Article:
Tim Burton’s last truly great film might be Sleepy Hollow in 1999, so as a blockbuster cranked out by an aging visual artist running on steam, no, Miss Peregrine’s Home for Peculiar Children is not top-tier. But in an era of homogeneous superhero movies, it pops. Adapted from Ransom Riggs’ popular fantasy novel of the same name, Miss Peregrine’s Home for Peculiar Children is basically X-Men for goths, following a group of superhuman children all taming their abilities under the eye of a shapeshifting headmistress (Eva Green). While the movie mostly drifts from set piece to set piece, Burton goes to town with special effects, macabre design, and even a bit of stop-motion to bring the world of quirky Peculiars and evil monsters to life. He even casts Samuel L. Jackson as a fanged, white-haired demon guy and lets him Go. To. Town. There are little gifts aplenty in this fantastical romp, even if the whole thing doesn’t gel. (We didn’t get a sequel for a reason.) —Matt Patches
The House With a Clock in Its Walls
A perfectly spoopy movie that works even when it’s not Halloween, The House With a Clock in Its Walls does away with a magic school and instead assigns a specific magic tutor for one aspiring young warlock. That magic tutor is none other than Jack Black, who plays Uncle Jonathan, the owner of the titular house. His next-door neighbor and witchy best friend is played by Cate Blanchett. Right away, that’s a stellar cast, and they fully commit to their roles. Even though this is a family-friendly movie, there are still some pretty dang scary moments! Nothing too traumatizing for a younger audience, though (except maybe for baby Jack Black). —PR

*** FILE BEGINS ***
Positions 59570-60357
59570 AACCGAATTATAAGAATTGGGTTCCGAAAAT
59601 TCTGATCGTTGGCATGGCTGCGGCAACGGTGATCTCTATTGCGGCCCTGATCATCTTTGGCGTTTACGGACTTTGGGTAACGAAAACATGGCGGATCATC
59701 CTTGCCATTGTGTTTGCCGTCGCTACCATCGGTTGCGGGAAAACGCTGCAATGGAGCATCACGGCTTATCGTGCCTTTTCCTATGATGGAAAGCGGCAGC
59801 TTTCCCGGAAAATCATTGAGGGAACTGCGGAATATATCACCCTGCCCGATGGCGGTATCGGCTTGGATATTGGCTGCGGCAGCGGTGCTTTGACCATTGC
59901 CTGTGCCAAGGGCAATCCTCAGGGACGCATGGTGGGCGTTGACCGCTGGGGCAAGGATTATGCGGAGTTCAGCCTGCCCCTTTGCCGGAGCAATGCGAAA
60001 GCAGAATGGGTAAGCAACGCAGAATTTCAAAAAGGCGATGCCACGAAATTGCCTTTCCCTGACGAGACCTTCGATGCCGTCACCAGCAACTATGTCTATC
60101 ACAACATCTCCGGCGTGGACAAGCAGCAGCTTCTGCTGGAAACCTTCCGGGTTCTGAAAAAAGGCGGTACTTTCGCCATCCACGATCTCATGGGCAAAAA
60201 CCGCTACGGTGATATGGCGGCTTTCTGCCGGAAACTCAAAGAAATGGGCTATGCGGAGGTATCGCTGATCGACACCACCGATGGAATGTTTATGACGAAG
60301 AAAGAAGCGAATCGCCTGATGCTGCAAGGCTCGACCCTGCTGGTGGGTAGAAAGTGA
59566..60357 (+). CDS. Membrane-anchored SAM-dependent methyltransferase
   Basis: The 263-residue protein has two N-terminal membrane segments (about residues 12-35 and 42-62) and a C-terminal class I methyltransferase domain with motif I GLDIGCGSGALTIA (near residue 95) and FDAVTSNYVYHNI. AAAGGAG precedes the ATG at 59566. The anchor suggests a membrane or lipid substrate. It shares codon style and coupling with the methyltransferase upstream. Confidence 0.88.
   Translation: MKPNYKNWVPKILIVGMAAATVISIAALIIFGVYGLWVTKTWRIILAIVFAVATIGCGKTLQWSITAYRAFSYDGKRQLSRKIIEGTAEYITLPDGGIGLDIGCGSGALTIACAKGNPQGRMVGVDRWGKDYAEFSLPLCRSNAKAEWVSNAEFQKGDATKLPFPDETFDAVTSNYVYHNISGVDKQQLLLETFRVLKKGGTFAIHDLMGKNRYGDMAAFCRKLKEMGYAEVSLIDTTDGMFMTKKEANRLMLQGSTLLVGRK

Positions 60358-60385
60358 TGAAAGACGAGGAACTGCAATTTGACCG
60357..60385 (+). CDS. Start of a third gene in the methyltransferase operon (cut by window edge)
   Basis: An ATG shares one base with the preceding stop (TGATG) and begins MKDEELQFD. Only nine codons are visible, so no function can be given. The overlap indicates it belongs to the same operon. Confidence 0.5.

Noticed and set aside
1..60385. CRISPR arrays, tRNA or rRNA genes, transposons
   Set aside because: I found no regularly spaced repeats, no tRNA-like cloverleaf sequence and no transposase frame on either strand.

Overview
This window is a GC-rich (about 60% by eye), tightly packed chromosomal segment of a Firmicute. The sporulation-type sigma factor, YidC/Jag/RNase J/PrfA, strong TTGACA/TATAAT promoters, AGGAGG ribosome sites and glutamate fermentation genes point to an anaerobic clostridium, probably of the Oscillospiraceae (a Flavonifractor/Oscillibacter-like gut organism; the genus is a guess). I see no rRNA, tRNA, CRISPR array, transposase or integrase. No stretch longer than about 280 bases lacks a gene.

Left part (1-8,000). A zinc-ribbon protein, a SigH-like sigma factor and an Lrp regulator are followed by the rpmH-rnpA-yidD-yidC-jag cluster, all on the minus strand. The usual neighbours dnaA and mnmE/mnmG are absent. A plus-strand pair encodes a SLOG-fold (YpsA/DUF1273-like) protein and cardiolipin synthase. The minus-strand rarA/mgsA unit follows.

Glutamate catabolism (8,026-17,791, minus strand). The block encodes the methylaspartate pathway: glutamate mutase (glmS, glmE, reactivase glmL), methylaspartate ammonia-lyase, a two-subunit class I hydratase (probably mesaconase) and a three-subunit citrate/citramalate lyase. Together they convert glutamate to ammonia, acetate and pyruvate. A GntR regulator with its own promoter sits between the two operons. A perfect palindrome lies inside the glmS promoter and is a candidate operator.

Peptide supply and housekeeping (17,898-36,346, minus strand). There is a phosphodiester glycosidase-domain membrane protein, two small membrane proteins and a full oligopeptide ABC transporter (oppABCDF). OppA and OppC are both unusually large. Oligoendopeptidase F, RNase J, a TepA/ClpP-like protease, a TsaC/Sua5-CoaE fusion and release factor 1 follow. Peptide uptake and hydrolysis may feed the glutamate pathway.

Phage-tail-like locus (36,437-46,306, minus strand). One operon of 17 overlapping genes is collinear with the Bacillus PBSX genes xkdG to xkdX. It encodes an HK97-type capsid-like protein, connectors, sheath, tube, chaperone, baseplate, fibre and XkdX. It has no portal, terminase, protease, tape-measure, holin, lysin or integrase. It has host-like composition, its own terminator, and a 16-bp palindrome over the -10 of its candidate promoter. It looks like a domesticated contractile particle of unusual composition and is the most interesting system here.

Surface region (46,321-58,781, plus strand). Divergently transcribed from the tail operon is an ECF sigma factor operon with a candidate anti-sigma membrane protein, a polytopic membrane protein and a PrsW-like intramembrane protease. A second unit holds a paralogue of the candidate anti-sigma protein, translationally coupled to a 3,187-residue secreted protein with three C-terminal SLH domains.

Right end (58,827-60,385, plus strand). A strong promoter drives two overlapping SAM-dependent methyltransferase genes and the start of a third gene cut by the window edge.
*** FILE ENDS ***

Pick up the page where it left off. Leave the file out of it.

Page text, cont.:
We Can Be Heroes
Honestly, any of Robert Rodriguez’s kid-tailored movies (Spy Kids, The Adventures of Sharkboy and Lavagirl) could fit here, but We Can Be Heroes is (1) the most recent and (2) the one that is closest to a fun school setting. Now, the second generation of superheroes trapped in a classroom in this movie don’t get a chance to attend lessons or learn from kooky professors before disaster strikes. But they do bond together and figure out how to use their powers, with a lot of emphasis on being a second generation of heroes taking up the mantle. There is also a training montage! It’s a fun time — Spy Kids made the action genre approachable and kid-friendly in 2001, and We Can Be Heroes does the same thing for the superhero genre. —PR
We Can Be Heroes is streaming on Netflix.
Secret Society of Second-Born Royals
Disney’s Descendants trilogy — which follows the children of famous Disney characters like Maleficent, Belle, and Ursula — is an obvious choice for anyone looking for a magical school movie. However, if you’re not a hardcore Disney fan, then your enjoyment of the Disney Channel Original Movie series might not be as strong.